Knuckler doesn't faze Buss on first homer

Rookie connects with Dickey's signature pitch for two-run shot

Knuckler doesn't faze Buss on first homer

TORONTO -- Nick Buss had never faced a knuckleballer, so he watched attentively as teammate Mike Trout went through a 12-pitch at-bat against Blue Jays starter R.A. Dickey in the first inning.

When it was his turn to step to the plate, Buss had an idea of what to look for and took Dickey's 1-1 knuckleball over the wall in right field, briefly giving the Angels a 2-1 lead. However, that's all the offense Los Angeles would receive, as it fell 7-2 to the Blue Jays on Tuesday night.

"I feel like he had tougher ones to deal with 'cause it looked like he was mixing some heaters and curve balls to him too," Buss said of the Trout at-bat. "That was definitely helpful seeing what he had, seeing his total mix.

"It was great. It was fun to knock that out and get it done in my first at-bat."

Buss has six homers with Triple-A Salt Lake City this season, but in 17 career games split between the Dodgers and Angels, the 29-year-old had yet to go yard.

Prior to Tuesday's meeting with Dickey and the Blue Jays, Buss received plenty of advice on facing the knuckleball. Buss said he had teammates in college who were knuckleballers, but had never faced one at the pro level.

"Just to see it a little bit up, kind of at belt height, don't focus too much on seeing it up," he said. "I realized it's going to dip down a little bit, be ready to fire the entire time. If you've got to take at the last minute, take, but just got to be ready to hit every pitch."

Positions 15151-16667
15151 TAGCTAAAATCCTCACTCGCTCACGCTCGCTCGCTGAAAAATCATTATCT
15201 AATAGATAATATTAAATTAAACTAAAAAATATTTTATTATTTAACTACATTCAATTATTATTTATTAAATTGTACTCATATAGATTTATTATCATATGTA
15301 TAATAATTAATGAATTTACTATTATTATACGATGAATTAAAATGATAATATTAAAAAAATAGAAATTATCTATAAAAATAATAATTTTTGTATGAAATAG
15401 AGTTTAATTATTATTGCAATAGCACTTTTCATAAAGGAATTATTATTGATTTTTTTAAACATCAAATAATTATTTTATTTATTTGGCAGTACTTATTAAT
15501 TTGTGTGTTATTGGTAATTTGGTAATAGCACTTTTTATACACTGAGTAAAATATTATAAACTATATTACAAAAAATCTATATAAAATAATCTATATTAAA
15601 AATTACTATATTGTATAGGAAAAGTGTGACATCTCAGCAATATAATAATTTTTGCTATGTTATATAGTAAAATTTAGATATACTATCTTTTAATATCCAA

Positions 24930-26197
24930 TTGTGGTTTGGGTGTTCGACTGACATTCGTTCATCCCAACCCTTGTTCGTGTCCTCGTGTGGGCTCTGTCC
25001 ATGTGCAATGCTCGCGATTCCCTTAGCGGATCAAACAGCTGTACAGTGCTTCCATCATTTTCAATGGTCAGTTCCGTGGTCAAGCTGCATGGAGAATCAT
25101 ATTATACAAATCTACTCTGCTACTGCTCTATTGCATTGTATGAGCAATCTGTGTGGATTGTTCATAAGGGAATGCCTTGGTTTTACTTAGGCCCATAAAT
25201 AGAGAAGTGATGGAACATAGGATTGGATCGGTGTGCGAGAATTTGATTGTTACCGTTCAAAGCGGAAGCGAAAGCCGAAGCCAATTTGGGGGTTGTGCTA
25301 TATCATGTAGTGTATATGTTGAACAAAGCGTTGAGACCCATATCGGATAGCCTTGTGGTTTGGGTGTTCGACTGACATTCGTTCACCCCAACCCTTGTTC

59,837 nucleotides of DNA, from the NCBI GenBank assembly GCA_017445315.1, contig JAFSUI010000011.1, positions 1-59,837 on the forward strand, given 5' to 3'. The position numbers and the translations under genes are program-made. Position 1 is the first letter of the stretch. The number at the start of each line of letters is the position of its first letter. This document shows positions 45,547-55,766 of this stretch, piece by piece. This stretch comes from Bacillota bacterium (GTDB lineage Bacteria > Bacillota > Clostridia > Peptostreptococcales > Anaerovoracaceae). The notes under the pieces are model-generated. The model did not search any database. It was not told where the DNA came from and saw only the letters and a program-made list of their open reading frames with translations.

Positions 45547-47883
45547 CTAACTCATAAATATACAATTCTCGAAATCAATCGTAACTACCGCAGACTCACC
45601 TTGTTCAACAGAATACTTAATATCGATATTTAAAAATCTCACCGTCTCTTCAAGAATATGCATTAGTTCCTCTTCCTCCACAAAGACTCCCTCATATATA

Buss also reached base on a ninth-inning bunt single off reliever Scott Feldman to finish the night 2-for-4, boosting his batting average from .233 to .265.

"Nick has looked really comfortable at the plate, certainly not over-matched, he's hitting the ball hard and it looks like he belongs here," said Angels manager Mike Scioscia.

The second-inning homer also saw Buss' three-game drought at the plate (0-for-9) come to an end. Despite the inconsistencies, the Southfield, Mich., native is content with the progress he's made since his Aug. 13 recall.

"I've had some ups and downs, probably just adjusting to some of the pitchers here, but ultimately I'm happy with how it's going," he said.

Dhiren Mahiban is a contributor to based in Toronto. This story was not subject to the approval of Major League Baseball or its clubs.